Kansas City Royals

August 1, 2013

Cain’s circus catch helps Royals push streak to nine with win over Twins

The decisive point, possibly, for the Royals in Thursday’s 7-2 victory over the Twins occurred hours before the first pitch. Outfielder Lorenzo Cain pronounced himself ready to play. That forced a lineup change to put Cain into center field, and he responded by making a spectacular catch that snatched away a homer from Trevor Plouffe in the fifth inning.

The decisive point, possibly, for the Royals in Thursday’s 7-2 victory over the Minnesota Twins occurred hours before the first pitch at Target Field.

Outfielder Lorenzo Cain pronounced himself ready to play after testing his sore left groin with a full on-field workout.

That prompted a late lineup change to put Cain into center field, and he responded by making a spectacular catch at the wall that snatched away a two-run homer from Trevor Plouffe in the fifth inning.

“Did it look good?” Cain asked through a smile. “I got a good jump on it. I was able to get back, take a peek at the wall, get up and make a play. I was pumped up. I robbed a home run.

“I was kind of excited, and it got the team excited. Then we came in and got the bats going.”

And the Royals roll on.

They have now won nine in a row for the first time opening the 2003 season at 9-0. They head to New York to play the Mets with their first 6-0 start to a road trip since 1980 after sweeps in Chicago and Minnesota.

And it’s August! If it’s too early to start talking pennant races and postseason chases in other places, fine. For the Royals, and their fans, this is like April in Paris.

“I didn’t think, early in the season, that we had everything together,” second baseman Miguel Tejada said. “But I remember when I was with the A’s, the first two months, we couldn’t get the chemistry together.

“That’s like this team. You can see the difference now. We know how great our pitching is. Now, our hitting (is coming along), and we’re playing good defense. We’re starting to get big hits in big situations.”

Let’s start with that Cain play.

Royals starter James Shields, while he labored at times, carried a 5-2 lead into the fifth. And after yielding a leadoff single to Joe Mauer, Shields retired the next two hitters before Plouffe crushed a drive to deep center.

Cain retreated on the ball and made a leaping catch at the bullpen wall that pulled back a two-run homer in front of the Royals’ relief corps, which erupted in celebration.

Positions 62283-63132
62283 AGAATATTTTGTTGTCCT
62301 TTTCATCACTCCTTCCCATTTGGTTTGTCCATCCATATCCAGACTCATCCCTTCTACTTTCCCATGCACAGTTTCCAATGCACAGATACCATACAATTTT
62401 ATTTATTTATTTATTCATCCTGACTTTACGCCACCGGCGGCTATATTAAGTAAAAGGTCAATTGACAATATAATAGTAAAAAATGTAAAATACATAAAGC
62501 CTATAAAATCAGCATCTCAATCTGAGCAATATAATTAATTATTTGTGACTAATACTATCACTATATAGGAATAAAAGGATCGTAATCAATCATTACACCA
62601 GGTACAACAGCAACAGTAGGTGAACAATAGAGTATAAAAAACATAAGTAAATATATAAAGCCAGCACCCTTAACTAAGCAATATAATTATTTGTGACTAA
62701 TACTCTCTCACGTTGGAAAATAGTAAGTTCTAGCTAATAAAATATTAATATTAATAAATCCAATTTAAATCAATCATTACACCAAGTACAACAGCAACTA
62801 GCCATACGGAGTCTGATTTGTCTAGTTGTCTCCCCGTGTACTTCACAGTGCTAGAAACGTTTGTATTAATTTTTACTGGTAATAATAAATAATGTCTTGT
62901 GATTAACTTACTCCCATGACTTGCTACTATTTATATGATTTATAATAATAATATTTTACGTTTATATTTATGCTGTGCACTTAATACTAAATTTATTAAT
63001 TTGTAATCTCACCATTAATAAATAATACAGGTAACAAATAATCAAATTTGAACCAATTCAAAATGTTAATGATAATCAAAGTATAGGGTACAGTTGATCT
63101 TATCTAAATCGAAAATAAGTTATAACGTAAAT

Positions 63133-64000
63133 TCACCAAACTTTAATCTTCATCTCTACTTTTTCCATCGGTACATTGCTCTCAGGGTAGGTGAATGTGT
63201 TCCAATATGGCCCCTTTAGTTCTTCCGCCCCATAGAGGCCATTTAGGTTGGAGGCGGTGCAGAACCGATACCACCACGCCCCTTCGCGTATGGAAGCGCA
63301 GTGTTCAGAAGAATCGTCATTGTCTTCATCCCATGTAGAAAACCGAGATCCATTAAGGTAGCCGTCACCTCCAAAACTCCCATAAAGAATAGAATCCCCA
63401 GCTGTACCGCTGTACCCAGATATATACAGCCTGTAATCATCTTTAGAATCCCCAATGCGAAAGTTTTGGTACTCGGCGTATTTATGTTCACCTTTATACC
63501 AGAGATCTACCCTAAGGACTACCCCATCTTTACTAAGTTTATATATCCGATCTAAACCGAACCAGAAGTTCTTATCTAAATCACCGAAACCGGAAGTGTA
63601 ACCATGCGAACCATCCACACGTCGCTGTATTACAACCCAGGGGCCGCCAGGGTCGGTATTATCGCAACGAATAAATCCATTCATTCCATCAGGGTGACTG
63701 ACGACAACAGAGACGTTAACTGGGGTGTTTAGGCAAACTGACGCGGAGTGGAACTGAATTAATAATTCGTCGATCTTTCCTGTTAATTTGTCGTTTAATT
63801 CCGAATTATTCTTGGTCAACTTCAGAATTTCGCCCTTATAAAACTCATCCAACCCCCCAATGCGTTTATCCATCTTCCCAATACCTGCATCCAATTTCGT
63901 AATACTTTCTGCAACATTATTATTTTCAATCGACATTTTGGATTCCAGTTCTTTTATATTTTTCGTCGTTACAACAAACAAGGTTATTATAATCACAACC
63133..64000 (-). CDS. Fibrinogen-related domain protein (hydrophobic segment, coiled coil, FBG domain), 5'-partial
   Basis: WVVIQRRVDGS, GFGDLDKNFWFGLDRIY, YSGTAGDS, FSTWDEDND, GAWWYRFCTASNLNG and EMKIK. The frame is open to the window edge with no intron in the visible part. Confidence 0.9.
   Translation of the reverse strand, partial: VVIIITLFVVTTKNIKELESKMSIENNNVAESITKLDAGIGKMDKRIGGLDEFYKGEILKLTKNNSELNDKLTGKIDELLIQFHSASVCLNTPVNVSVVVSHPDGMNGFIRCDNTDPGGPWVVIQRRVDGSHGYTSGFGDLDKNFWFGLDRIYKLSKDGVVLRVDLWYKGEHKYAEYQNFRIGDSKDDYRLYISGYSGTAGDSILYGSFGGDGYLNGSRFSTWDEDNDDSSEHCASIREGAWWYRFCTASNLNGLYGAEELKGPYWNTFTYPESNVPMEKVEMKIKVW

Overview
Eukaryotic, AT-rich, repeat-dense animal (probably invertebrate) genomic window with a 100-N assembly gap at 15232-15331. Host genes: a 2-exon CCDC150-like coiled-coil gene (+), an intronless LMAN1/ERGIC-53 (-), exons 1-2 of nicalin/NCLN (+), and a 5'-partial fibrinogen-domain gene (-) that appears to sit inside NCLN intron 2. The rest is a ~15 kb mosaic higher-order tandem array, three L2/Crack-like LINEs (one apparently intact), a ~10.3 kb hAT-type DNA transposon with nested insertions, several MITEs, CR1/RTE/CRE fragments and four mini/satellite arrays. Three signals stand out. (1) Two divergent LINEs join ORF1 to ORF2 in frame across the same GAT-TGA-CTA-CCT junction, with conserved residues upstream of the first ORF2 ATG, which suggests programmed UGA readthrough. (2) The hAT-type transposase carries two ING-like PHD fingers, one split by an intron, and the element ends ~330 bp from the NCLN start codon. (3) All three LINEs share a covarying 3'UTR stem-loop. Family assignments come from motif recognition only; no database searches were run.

“That fence is higher than it looks,” Cain said. “I got up as high as I could, stuck my glove over and made a play. I don’t ever remember pulling one back, but I’ve made a lot of plays against the wall.”

Shields raised his arms in a triumphant touchdown gesture and, if you’ve been watching the last two weeks, you knew this one was over.

Yes, a big play.

“Oh, hands down,” Shields said. “It’s a one-run ballgame right there (if the ball goes out). I’m probably going to throw five innings rather than six if he doesn’t catch that ball. He’s been doing that all season long.”

The Royals then knocked out Minnesota starter Scott Diamond, 5-10, in the next inning, the sixth, after newcomer Justin Maxwell walked and Alcides Escobar followed with a single.

Anthony Swarzak replaced Diamond with two on and no outs — and nearly escaped. But Eric Hosmer avoided a double-play grounder by beating the relay and then stole second.

Billy Butler then drove a two-run single into right. The Royals led 7-2, which is how it ended. All seven runs were charged to Diamond, who was sent to the minors after the game.

“Billy’s hit was huge,” manager Ned Yost said in drawing out the last word. “Tack-on runs are always huge.”

Shields, 6-7, put in a grinding six innings — 116 pitches — but limited the Twins to two runs and five hits...thanks in part to Cain’s great play. Shields has also won consecutive starts for the first time as a Royal.

“To be honest with you,” he said, “I didn’t have much today. But when you get the defense behind you like we had today...I keep saying it over and over, but our defense is phenomenal. Lo, obviously, made a game-changing play.”

Luke Hochevar breezed through the seventh and eighth before Louis Coleman struck out the side in the ninth inning.

Nine in a row.

The Royals jumped out early with a two-run second inning that Salvy Perez and Cain opened with singles. They then caught (and cashed) a break when Plouffe booted Tejada’s potential double-play grounder to third.

That loaded the bases with no outs.

Mike Moustakas made it 1-0 with a sacrifice fly to right, and Maxwell, in his first at-bat with the Royals, followed by lining an RBI single into left.

The Royals stretched their lead to 3-0 in the third after right fielder Chris Herrmann misplayed Alex Gordon’s leadoff drive off the wall into a triple. Hosmer followed with a sacrifice fly.

Minnesota’s only runs came in the third after Brian Dozier led off with a double to left. He went to third on Doug Bernier’s grounder to short and scored on Mauer’s grounder to second.

Minnesota then closed to 3-2 on Justin Morneau’s two-out homer on a 410-foot drive to straightaway center.

The Royals answered with single runs in the fourth and fifth before delivering a one-two knockout punch with Cain’s catch and Butler’s two-run single.

“We’re on a nice little (11-2) roll after the break,” Shields said. “Unfortunately, we’re not gaining too many games. But going into these last two months, this is how we need to play.”

The Royals trail first-place Detroit, which has won nine of 10, by 6 1/2 games and second-place Cleveland, which has won eight in a row, by 4 1/2 games.

“This is a tough division with some good teams,” Shields said. “We’re just going to grind it out until the end of the season. We’ve got plenty of games against those two teams left. It should be interesting.”

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